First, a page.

Cartier, Rolls Royce, Louis Vuitton: The Indian Connection

For us Indians, the word luxury usually conjures up images of plush velveteen lifestyles that our Maharajas lived once upon a time, decked in sparkling jewels and riding magnificent motor cars. These luxurious items were objects symbolic of power, identity and royal status.
For us Indians, the word luxury usually conjures up images of plush velveteen lifestyles that our Maharajas lived once upon a time, decked in sparkling jewels and riding magnificent motor cars. These luxurious items were objects symbolic of power, identity and royal status. A lot has changed in the modern times… motor cars have now been replaced by high-end sedans and convertibles but a thirst for luxury, it still remains. This dazzling nature of luxury brands prompted me to undertake a journey into the history of some brands that gained some notoriety in India for the oddest of reasons:

In 1926, the Maharaja of Patiala Bhupinder Singh commissioned Cartier, its largest till date, to remodel his crown jewels, which included the 234.69 carat De Beers diamond. The result was a breath-taking Patiala necklace weighing 962.25 carats with 2,930 diamonds. It was completed in 1928 and was one of the most expensive pieces of jewellery ever made. Today, it is estimated that the Patiala Necklace, in its original form, would be worth in the region of $30 million.

With time, the necklace changed hands and finally disappeared, making an appearance half-a-century later in a second-hand jewellery shop in London. The diamond and the stones were missing. Cartier discovered it and restored it, using synthetic stones to simulate distinct colours of the diamond and other stones.

In the 1920s, twenty per cent of Rolls Royce’s global sales were from India. The royal families adored luxury in any form, and between 1908 and 1939, about 900 Rolls-Royce cars came to India for their use.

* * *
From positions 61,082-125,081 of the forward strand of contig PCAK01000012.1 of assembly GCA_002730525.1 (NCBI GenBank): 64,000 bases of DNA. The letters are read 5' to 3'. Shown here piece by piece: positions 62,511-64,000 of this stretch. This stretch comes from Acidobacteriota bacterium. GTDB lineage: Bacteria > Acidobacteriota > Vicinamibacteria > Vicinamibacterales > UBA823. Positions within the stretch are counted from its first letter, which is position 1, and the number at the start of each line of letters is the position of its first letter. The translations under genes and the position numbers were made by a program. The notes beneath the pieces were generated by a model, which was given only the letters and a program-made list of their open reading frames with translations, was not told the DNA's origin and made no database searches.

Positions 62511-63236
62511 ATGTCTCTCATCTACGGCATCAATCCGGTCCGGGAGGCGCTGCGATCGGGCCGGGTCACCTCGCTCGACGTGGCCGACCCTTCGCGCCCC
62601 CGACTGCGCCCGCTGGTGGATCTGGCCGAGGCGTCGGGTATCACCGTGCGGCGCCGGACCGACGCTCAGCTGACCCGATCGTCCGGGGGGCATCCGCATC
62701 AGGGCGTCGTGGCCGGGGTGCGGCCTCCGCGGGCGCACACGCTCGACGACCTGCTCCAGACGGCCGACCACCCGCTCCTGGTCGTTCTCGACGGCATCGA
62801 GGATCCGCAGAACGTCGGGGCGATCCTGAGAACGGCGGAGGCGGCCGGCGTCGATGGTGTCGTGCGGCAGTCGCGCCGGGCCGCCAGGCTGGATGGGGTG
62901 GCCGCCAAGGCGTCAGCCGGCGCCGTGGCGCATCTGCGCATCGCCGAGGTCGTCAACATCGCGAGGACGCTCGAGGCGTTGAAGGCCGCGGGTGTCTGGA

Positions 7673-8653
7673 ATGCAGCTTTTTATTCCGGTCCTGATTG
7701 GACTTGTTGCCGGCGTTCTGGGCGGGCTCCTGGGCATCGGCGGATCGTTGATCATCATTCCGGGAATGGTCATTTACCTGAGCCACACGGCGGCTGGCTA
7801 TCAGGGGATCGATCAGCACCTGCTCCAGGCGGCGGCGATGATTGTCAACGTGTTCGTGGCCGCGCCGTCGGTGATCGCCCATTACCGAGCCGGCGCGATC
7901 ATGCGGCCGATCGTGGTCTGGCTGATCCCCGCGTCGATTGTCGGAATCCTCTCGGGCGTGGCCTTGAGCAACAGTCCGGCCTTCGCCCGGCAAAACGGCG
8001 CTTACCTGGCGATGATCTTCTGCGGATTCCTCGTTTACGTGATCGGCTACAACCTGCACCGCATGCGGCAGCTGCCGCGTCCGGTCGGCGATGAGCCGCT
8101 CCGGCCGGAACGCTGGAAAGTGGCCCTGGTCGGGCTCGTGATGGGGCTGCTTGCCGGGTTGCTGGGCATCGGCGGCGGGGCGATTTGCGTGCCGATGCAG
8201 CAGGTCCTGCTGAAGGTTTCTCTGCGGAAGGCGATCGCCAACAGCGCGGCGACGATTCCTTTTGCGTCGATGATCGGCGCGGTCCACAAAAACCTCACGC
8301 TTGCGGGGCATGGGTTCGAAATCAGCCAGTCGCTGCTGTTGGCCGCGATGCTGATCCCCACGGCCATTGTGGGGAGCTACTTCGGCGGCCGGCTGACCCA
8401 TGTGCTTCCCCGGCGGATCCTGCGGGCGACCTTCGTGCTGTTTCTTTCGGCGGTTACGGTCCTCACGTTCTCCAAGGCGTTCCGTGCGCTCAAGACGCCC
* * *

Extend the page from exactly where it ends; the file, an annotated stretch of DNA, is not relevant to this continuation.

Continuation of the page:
An interesting incident involves the Maharaja of Alwar sometime in the 1920s. When Maharaja of Alwar was snubbed by a young salesman who could not recognise him, he bought all the cars in the showroom and asked the salesman to escort them to India just to teach him a lesson. Back in his estate, the Maharaja then ordered all the seven Rolls Royce Phantoms to be used only for collecting municipal garbage. Talk about holding a grudge!

Louis Vuitton has been unique in its use of valuable materials and precious leathers. And the luxury brand always enjoyed catering to special requests sent in by the Indian Maharajas, no matter how extraordinary, elaborate or detailed the demands were.

One such instance involves the Maharaja of Jammu & Kashmir who ordered all kinds of trunks imaginable for the most diverse of items from the luggage maker Louis Vuitton over a period of six months – golf clubs, turbans, decorations, polo sticks, horseshoes, and colonial helmets, among others. Then there trunks containing a desk with a first-aid kit, a trunk for files, a desk trunk, two special tilting trunks intended for cleaning shoes, a special monogrammed case for a typewriter, several Deauville and Beauvais suitcases adapted to lunch cases, a dictaphone, and even a semi-rigid canvas casing for a crib, intended for the heir to the throne. All had a very distinctive stamp, ‘J & K’, with a diagonal stripe, the hot stamp.
 

 

 

 

 

 

 

 

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